The morning of March 18 started out like any other day for the 7th Sustainment Brigade personnel security detachment team. Get to the trucks by 7 a.m., draw weapons and conduct a convoy brief. The convoy commander, Sgt. 1st Class Michael Griffin, accounts for all personnel riding that day and gives the order to move out.
The day’s mission was to travel from Kandahar Airfield to the Chaman gate, on the border of Pakistan. The brigade intelligence team and force protection team conducted a reconnaissance of the gate while the security detachment waited.
The convoy of mine resistant ambush protected vehicles and their Soldiers drove on the roads for nearly six hours without incident.
The "Resolute" warriors continued to drive north to their next inspection point when they came upon a car accident. An Afghan national rolled his dump truck, hitting an Afghan family. As the team approached, Griffin told the convoy medic, Spc. Gordon Welch, to get ready.
The mission changed in that moment and the team sprang into action. The truck commanders all dismounted from their vehicles, the drivers staged the MRAPs around the wreck and the gunners provided 360 degree security. Welch declared two of the casualties dead on sight, but one was still breathing.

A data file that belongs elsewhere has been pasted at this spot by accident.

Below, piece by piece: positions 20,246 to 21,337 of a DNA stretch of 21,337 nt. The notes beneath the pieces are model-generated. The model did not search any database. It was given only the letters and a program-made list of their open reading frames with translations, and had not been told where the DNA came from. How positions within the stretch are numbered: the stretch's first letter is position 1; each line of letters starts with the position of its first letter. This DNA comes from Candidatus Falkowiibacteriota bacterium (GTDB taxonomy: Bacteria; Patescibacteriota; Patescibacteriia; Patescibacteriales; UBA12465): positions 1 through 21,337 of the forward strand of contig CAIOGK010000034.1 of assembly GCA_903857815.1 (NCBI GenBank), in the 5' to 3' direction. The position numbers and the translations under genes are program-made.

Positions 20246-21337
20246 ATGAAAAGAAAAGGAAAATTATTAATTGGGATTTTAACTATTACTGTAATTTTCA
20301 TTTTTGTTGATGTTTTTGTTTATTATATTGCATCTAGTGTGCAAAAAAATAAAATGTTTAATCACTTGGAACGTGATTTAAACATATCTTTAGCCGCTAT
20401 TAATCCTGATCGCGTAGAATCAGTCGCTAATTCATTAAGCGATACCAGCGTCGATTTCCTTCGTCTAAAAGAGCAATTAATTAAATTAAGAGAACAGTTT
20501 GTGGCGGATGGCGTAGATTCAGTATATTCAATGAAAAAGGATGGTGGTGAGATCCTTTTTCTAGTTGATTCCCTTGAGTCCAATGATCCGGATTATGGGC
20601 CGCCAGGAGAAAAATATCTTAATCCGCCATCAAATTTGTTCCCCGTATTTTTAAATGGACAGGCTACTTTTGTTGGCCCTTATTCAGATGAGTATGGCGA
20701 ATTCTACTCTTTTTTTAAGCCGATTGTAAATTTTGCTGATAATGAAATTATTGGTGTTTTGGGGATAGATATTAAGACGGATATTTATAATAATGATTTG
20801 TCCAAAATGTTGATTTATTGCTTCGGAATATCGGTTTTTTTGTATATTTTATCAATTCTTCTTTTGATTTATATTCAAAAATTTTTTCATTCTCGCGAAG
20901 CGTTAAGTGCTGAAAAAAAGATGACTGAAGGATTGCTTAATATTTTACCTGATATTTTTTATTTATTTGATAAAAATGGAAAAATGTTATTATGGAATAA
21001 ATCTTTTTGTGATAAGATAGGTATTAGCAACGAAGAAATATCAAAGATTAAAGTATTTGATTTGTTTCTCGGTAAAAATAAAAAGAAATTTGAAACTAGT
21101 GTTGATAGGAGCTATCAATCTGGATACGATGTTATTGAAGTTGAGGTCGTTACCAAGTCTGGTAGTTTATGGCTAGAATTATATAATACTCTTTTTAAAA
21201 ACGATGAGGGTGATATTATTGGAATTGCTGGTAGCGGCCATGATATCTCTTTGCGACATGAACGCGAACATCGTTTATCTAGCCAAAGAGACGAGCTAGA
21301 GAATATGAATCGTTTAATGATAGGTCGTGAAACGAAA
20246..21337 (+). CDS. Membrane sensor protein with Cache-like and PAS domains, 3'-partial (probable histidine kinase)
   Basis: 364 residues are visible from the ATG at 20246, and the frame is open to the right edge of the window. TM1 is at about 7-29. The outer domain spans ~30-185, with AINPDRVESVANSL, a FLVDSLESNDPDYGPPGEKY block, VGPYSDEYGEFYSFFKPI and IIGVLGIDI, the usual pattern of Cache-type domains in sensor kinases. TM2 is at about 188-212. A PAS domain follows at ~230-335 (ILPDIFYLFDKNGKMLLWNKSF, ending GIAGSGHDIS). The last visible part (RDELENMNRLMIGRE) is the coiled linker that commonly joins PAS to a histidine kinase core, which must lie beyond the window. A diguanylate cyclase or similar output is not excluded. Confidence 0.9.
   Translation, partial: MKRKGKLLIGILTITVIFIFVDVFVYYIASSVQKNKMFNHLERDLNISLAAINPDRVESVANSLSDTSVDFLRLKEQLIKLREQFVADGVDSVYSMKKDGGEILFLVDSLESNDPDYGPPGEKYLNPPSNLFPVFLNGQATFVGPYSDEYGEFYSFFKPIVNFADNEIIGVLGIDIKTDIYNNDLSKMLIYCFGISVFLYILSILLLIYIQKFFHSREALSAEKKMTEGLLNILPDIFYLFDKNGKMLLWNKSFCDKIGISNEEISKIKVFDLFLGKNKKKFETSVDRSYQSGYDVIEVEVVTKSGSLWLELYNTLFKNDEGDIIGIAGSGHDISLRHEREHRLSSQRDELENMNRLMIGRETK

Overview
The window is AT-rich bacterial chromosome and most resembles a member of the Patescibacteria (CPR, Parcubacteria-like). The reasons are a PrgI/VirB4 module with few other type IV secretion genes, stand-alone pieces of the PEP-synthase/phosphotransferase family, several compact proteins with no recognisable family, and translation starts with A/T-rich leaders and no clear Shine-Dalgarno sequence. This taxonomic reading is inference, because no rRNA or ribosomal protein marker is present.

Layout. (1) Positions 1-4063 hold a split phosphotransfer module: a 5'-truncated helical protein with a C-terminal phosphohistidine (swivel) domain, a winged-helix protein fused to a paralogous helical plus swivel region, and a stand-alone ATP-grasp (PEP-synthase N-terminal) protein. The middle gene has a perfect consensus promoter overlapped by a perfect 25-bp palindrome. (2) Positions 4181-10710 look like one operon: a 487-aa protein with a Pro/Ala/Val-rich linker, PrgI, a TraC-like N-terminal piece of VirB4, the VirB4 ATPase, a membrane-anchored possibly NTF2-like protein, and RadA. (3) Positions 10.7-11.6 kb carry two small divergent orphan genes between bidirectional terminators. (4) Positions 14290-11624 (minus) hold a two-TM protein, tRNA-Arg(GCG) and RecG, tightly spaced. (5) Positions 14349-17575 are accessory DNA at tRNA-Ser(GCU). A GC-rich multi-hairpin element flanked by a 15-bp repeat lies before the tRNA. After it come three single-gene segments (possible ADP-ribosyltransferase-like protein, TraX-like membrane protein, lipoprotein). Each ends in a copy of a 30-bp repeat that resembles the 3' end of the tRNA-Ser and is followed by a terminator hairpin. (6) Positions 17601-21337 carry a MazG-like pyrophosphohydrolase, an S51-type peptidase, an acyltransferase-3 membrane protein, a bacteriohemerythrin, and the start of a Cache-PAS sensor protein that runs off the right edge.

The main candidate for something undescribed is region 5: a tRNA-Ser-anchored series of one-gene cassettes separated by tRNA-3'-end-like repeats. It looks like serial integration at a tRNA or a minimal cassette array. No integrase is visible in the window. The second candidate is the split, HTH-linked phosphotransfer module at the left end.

The medic provided live saving first aid before calling for a litter to move the casualty to one of the vehicles for transportation. The vehicle drivers sped toward KAF, Welch rendering aid and checking the casualty’s vitals. Gunners hung on and provided security as the vehicles traversed the treacherous roads that lead to the hospital.
“This is exactly why I joined the Army and why I enjoy the PSD mission,” said Welch. “I am glad that I got a chance to help someone and I will be happy to do it in the future.”
The MRAP pulled directly into the hospital entrance, a port much smaller than the vehicle. The vehicles crew leapt out of the vehicle, removed the casualty and transferred them over to the hospitals care.
“This incident proves just how fast a mission can change from a reconnaissance to a casualty evacuation,” said Griffin. “The whole team did very well and Welch did an outstanding job as our medic. In the future, we will continue to provide all the help we can when we can.”
Article by Staff Sgt. Alexander Burnett, 7th Sustainment Brigade